Tundi’s Take: Is blue growth taking us where we want to go?

The Skimmer on Marine Ecosystems and Management

By Tundi Agardy, Contributing Editor, MEAM. Email: tundiagardy [at] earthlink.net

Blue growth – the strategy to promote economic and employment growth from the oceans, seas and coasts – is alluring. But are we really ready for where that growth could take us?

One direction we could be headed is a future where ocean values are recognized and preserved for the widest array of beneficiaries possible – both human and non-human. But blue growth’s emphasis on economic values may instead be spurring a gold rush mentality that threatens the very ecosystems that provide the goods and services on which it depends.

Is blue growth sustainable?

There are two dimensions to this question, and they are related. First is the issue of equity. Policies and plans that boast the ‘unlocking of the blue growth potential’ not only aim to maximize ocean use, they may in fact favor new uses over old. Powerful commercial interests may hold sway over decisions about marine resource allocation and access to ocean space. The traditional user, the small-scale enterprise, and the non-consumptive values – especially those that don't generate revenue – seem very vulnerable in this blue gold rush. This should lead us to question whether it is socially sustainable for countries to develop policies that favor powerful commercial interests over those of their citizens more broadly.

Second is the issue of whether oceans will be able to withstand the increased pressures that expanded and intensified uses will bring. This is especially true in light of the shifting ecosystem and eco-social dynamics that global climate change will be expected to bring. Decisions made about resource allocation, based on what is available to use today, are unlikely to lead to sustainable strategies for use in the future. And when conservation is just one of many specific interests at the bargaining table rather than the foundation for sustainable use, the blue economy risks becoming a boom then bust economy. A recent study by Tessa Mazor and colleagues (2014) found that marine planning that multiplies the number of uses in a particular place (in this case a part of the Mediterranean Sea) are not able to meet conservation outcomes as easily and have greater opportunity cost. And with species, habitats, and ecosystems threatened, both economic and social sustainability will be unattainable.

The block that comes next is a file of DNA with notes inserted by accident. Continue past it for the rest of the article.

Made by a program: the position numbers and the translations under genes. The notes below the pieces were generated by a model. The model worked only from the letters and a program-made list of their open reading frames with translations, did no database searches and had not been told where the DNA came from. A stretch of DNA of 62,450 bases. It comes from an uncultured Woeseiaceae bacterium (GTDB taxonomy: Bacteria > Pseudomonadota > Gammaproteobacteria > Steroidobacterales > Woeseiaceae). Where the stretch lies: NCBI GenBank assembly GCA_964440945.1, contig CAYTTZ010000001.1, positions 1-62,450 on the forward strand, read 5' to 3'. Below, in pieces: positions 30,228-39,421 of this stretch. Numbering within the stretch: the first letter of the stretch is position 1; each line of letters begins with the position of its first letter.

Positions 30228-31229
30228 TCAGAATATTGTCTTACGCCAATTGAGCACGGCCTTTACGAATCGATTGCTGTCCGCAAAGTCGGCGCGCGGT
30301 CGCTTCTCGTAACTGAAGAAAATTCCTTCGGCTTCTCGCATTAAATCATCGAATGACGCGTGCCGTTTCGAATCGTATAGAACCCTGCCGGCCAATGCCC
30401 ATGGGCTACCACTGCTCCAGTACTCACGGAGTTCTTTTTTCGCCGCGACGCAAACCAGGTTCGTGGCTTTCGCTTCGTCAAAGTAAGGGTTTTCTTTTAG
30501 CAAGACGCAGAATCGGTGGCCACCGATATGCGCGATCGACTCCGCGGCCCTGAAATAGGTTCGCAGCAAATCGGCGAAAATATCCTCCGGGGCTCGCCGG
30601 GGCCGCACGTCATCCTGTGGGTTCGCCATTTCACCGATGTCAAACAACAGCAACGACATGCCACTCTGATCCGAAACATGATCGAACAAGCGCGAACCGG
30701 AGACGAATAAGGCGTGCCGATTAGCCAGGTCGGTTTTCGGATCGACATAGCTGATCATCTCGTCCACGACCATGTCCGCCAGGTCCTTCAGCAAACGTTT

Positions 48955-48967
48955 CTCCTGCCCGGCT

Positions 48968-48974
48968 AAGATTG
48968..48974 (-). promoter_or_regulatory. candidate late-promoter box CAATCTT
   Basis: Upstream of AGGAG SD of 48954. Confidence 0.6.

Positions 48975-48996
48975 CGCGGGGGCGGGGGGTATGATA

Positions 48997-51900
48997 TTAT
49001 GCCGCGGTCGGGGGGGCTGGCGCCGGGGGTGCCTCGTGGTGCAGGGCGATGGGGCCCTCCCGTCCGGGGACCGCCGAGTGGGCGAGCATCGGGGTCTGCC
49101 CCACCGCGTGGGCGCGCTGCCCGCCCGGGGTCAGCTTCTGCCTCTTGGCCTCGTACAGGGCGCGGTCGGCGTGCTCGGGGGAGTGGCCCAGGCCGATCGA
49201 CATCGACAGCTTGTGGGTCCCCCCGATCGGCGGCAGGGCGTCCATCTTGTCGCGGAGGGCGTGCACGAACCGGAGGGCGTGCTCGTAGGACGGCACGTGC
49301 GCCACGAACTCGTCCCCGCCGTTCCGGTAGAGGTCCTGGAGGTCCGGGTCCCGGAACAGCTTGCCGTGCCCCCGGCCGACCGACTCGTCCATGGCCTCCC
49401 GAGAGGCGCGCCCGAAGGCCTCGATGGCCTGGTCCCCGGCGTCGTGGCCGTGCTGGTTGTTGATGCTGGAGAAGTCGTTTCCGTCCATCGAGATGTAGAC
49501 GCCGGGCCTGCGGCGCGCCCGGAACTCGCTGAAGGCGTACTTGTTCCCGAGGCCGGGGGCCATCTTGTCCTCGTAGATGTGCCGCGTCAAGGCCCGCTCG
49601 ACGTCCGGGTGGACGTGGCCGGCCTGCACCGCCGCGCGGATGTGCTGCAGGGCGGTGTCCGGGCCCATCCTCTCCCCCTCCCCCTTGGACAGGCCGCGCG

Return to the plantation era?

At the Caribbean Coastal Conference held in Barbados last month, Dr. Leonard Nurse of the University of the West Indies rattled the assembled government, donor, and civil society participants when he expressed his fear that boosting the blue economy could in fact lead to a return to the plantation era – with profits reaped by large multinational corporations and benefits flowing out of small island states faster than the trade winds.

Change from the status quo is certainly needed as ocean ecosystems steadily deteriorate. But I’d caution again that we need to be very careful that blue growth leads us to where we want to go – and not to points of no return with extinctions of species, extinctions of ways of life, and societies with even greater inequities than exist today.